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Six things we learned at Le Mans 2015

Our man made his first ever trip to Le Mans this year, here’s what we found out on the Circuit de la Sarthe.

Over 260,000 people make the annual petrolhead pilgrimage to Le Mans – a semi-permanent race track 130 miles south west of Paris, France. They come from all over the globe, often in stunning classic sports cars or sleek modern supercars, to stay up all night watching various teams, cars and classes compete on the famous circuit.

Inexplicably, I’d never been before and that simply wouldn’t do. Here’s what I learned from my first ever trip to Circuit de la Sarthe.

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Many of the drivers hardly sleep

Despite being part of teams of three (and many more behind the scenes) the drivers at Le Mans barely sleep during the 24-hour race. We chatted to Oliver Jarvis – one third of Audi’s #8 R-18 e-tron – who told us that after you get out the car your “blood is pumping so fast with adrenaline coursing your veins, it’s almost impossible to switch off”.

A lot of them drive in three-hour shifts, coming into the pits to switch drivers after roughly 50 laps. But when they get out of the car they need to analyse their performance and strategy with the team’s engineers before they can even think about topping up with food and water. By the time they’ve done all that, they may only get 20 minutes kip before their next stint.

The fastest Nurburgring lap times

Air-con is far too heavy

Despite weighing only two or three kilos, air-con is considered far too heavy for a LMP1 race car. Cooling suits with cold water pipes are also a no-go, so drivers are forced to make do with a pair of measly vents, which direct fresh air into the cabin at 200mph. That said, air-con is in fact mandatory in GTE – with cockpit temperatures monitored by the FIA.

It gets extremely hot behind the wheel, with the individual drivers forced to concentrate flat out for up to three hours at a time. As a result, they can sweat out as much as three kilos of their bodyweight per stint – even after taking on several litres of fluid during the race.

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Windscreen washers are near enough useless

Many of the cars have windscreen washers, but after shooting down the Mulsanne straight at 200mph, the bugs, dirt and grime mix is so engrained on the windscreen that using the wipers can often make the situation worse.

Audi number eight driver, Jarvis, told us they need to be really careful using the windscreen wiper. “The risk of smearing is so high,” he said, “And if there’s oil on the screen you can reduce visibility to zero.” 

The cars do have tearable film on the windscreen, but the supply is limited. After about 12 layers the view becomes too distorted, so it’s therefore a bit of a toss-up between ripping one off or scrubbing the screen during a pit stop.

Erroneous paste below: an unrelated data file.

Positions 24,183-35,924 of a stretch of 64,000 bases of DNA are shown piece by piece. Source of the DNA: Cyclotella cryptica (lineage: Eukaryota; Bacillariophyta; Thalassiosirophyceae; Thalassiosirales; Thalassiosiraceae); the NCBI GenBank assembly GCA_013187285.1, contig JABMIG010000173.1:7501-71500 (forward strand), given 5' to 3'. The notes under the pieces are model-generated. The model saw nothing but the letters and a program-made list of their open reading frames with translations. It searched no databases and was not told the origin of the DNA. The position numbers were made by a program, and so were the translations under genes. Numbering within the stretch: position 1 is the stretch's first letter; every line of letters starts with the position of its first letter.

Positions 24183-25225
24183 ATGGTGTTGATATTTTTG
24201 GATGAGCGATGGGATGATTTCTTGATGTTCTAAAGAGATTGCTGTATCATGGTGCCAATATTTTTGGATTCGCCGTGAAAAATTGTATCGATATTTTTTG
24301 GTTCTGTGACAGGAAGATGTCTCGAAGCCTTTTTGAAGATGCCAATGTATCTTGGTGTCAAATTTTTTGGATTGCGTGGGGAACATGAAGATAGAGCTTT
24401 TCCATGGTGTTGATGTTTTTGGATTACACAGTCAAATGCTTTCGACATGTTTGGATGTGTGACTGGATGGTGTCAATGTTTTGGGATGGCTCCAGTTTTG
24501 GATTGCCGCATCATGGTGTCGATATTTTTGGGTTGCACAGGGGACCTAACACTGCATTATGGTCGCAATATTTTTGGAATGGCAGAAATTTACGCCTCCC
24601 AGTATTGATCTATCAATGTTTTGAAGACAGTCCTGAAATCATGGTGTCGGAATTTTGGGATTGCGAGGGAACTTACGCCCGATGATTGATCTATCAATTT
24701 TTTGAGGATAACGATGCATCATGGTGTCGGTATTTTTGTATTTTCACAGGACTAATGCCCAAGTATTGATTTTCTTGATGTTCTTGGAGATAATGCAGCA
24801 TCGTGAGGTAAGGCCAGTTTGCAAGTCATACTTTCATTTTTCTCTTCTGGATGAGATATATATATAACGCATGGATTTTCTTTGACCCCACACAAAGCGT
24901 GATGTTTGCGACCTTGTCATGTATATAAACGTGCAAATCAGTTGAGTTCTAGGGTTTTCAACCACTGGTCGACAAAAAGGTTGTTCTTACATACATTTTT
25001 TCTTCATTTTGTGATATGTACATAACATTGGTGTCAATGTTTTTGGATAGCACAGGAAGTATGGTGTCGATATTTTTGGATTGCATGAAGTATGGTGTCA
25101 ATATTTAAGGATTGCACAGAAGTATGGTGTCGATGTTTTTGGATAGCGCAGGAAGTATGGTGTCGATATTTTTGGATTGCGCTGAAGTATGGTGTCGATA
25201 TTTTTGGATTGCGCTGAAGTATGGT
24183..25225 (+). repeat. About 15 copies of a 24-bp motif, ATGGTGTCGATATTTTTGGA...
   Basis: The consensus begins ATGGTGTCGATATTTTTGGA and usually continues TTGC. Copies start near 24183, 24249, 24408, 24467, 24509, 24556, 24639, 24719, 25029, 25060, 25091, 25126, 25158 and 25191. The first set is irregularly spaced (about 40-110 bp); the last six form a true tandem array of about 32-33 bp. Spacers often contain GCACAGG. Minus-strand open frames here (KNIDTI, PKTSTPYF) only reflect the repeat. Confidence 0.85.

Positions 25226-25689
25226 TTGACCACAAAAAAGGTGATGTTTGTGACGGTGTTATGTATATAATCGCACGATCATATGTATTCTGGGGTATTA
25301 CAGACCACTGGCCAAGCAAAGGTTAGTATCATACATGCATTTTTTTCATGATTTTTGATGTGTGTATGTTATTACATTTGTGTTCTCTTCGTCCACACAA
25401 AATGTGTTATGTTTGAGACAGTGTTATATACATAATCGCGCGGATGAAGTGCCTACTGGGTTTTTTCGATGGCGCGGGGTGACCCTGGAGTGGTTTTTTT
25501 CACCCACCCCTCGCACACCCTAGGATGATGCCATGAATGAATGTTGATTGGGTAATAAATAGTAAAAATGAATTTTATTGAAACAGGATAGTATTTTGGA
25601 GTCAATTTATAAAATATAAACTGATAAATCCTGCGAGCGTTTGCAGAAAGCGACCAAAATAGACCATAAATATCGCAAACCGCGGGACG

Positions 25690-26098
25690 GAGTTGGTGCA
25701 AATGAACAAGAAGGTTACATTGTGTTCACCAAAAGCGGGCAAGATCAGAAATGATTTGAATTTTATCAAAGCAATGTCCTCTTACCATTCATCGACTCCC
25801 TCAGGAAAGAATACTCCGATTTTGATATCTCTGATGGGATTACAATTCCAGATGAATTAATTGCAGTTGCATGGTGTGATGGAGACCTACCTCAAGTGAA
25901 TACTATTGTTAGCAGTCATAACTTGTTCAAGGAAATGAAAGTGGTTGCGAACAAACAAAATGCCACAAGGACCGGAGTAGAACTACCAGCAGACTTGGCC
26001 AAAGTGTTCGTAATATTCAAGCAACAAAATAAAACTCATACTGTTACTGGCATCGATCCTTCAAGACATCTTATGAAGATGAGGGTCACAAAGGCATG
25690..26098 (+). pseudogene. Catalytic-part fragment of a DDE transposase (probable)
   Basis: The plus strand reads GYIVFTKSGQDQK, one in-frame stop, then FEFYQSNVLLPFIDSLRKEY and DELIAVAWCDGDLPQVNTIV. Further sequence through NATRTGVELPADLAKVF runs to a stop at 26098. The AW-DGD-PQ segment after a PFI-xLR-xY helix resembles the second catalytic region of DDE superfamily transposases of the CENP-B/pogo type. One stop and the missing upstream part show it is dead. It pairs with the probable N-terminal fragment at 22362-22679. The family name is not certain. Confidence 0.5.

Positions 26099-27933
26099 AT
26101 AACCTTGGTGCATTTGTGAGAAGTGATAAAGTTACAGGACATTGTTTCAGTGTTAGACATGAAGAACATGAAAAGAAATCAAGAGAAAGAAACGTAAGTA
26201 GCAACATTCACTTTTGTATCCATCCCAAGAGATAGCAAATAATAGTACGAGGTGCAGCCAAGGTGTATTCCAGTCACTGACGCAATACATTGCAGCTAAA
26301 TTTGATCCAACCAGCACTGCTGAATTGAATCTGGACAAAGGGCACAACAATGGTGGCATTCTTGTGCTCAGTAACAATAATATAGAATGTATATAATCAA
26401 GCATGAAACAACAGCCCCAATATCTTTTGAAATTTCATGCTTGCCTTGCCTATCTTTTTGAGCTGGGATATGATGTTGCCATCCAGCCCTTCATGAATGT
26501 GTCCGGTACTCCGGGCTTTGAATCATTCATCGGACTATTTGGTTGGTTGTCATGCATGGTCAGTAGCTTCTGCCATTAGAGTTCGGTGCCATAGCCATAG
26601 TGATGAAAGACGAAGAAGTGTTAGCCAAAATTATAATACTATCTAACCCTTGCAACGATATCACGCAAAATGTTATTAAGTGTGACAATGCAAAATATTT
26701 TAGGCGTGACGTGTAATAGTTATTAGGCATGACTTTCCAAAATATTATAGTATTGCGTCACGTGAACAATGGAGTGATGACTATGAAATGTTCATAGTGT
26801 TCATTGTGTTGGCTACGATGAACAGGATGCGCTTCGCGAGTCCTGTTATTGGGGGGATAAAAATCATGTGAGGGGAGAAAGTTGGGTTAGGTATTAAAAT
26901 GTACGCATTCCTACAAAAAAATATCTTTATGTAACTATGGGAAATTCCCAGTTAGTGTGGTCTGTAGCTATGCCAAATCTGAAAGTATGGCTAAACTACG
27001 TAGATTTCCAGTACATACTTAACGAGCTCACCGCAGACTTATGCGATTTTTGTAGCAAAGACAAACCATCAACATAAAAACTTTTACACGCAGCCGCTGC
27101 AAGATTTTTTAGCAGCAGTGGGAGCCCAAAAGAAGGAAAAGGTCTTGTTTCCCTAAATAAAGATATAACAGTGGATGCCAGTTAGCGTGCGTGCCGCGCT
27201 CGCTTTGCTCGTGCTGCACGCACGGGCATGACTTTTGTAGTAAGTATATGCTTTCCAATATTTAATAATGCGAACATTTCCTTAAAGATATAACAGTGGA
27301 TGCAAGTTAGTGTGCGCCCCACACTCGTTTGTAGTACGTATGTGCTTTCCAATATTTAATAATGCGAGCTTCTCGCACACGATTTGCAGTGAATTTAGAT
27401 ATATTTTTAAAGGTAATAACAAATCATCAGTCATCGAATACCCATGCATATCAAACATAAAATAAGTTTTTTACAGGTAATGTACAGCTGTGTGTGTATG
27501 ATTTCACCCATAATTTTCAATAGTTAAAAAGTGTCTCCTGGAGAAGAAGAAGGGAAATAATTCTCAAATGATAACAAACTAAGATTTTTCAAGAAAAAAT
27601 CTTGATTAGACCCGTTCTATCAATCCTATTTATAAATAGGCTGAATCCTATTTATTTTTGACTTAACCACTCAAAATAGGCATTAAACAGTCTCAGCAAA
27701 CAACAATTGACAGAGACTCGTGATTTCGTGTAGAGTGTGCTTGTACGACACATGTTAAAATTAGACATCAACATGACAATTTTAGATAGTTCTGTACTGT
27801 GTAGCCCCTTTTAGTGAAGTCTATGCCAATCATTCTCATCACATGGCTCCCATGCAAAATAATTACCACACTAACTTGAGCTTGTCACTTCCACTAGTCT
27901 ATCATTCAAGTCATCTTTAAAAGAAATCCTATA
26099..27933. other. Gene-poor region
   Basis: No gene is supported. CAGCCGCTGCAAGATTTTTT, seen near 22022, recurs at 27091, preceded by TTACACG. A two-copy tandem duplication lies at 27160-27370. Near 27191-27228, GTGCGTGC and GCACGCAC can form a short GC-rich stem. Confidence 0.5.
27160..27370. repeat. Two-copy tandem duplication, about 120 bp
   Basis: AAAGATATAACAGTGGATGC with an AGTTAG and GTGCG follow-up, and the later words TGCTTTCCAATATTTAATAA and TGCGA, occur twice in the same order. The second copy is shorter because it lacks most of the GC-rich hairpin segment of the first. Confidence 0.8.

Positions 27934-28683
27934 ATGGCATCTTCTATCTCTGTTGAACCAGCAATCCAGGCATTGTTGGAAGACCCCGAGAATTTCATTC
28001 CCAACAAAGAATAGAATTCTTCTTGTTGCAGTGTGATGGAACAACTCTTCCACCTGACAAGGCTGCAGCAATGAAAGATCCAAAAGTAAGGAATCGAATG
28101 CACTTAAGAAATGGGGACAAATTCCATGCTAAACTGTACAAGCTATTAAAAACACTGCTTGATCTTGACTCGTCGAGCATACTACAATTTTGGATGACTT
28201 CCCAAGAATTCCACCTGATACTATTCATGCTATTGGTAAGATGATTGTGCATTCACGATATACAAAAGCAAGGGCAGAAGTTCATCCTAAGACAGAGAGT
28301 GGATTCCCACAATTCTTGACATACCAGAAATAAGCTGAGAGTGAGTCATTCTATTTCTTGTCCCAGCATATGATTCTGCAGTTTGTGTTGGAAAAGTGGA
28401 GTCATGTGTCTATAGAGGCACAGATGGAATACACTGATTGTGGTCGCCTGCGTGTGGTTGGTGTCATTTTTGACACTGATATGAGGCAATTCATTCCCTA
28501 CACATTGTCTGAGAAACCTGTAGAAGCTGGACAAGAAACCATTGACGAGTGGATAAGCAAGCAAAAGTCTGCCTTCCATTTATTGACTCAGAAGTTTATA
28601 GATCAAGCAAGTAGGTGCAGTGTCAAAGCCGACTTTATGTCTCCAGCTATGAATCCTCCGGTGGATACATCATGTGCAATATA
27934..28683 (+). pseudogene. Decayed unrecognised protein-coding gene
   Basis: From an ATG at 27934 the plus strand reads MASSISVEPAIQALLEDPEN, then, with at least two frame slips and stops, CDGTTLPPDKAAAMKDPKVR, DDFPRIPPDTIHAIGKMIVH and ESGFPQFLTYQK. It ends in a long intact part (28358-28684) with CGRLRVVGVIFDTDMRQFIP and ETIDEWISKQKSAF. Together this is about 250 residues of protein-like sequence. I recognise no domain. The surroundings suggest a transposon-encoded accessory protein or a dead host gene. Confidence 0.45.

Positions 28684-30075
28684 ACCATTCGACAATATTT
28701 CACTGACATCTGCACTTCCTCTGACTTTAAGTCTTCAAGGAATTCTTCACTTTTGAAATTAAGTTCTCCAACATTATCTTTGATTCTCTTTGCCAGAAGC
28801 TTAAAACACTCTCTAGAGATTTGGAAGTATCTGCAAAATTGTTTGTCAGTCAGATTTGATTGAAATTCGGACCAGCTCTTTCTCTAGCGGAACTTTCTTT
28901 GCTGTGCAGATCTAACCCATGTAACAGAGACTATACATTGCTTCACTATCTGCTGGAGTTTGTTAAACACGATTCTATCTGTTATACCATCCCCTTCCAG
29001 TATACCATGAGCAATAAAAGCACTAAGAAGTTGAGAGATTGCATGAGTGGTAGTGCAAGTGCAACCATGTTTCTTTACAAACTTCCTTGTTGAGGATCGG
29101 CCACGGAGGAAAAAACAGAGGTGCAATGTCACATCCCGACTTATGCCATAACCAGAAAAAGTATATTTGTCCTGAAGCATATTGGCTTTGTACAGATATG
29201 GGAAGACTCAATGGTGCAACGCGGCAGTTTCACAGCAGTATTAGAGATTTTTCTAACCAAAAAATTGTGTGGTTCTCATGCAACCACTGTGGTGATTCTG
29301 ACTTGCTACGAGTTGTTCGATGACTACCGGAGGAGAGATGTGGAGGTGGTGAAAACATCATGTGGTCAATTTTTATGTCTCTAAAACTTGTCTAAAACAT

People come from all over the world to watch

People come from all corners of the globe to watch Les 24 Heures du Mans.

Driving down from Calais you encounter Brits, Belgians, Germans and the Dutch, in everything from Ferraris and TVRs to sports bikes and windowless Caterhams. We made the trip in a new Audi TT Roadster, and got caught in the rain at 80mph more than once. But at least we had the option of a roof – those on bikes are far braver than us, that’s for sure.

Looking around the various car parks and campsites, you’ll notice Le Mans hosts one of the most eclectic mixes of nationalities of any event in the world. A highlight for me was chatting to an Australian and a German at 2am on Sunday about the pros and cons of endurance racing. I think we were all a little delirious, as I couldn’t tell you our conclusion!

Safety cars can come in threes

Instead of there just being one safety car, several are stationed around the track for deployment at any time. This allows the marshals to control an area around an incident and slow traffic down accordingly. Audi’s Oliver Jarvis told us this can have a big affect on any one team’s advantage, and can play havoc with tactics.

If at full race pace the gap between two cars is 20 seconds and a safety car pulls out in between the two, the car in front can then carry on and catch up with the back markers. The second car is then held up, which Jarvis told us “can result in a gap of up to two and a half minutes.”

In addition to the safety car rules, Le Mans marshals can deploy specific yellow zones, to control speed in certain areas of the track. It’s much less intrusive than a safety car, and seemed to work well at Le Mans 2015.

The cars are more efficient than ever

Despite the huge performance gains, today’s World Endurance Championship cars are more economical than ever before. The third, fourth and seventh place Audis from this year’s race use a V6 TDI diesel engine with 550bhp – but it actually uses 40 per cent less energy than the team’s first V12 TDI race car from 2006.

Audi tells us that its three R18 e-tron models recuperated a total of 1,263 kWh over the 24-hour race – enough to supply the average family home with electricity for more than five months. The regenerative brakes store energy, which can in turn be used to boost acceleration out of corners.

What did you think of the action at Le Mans 2015? Let us know in the comments section below...

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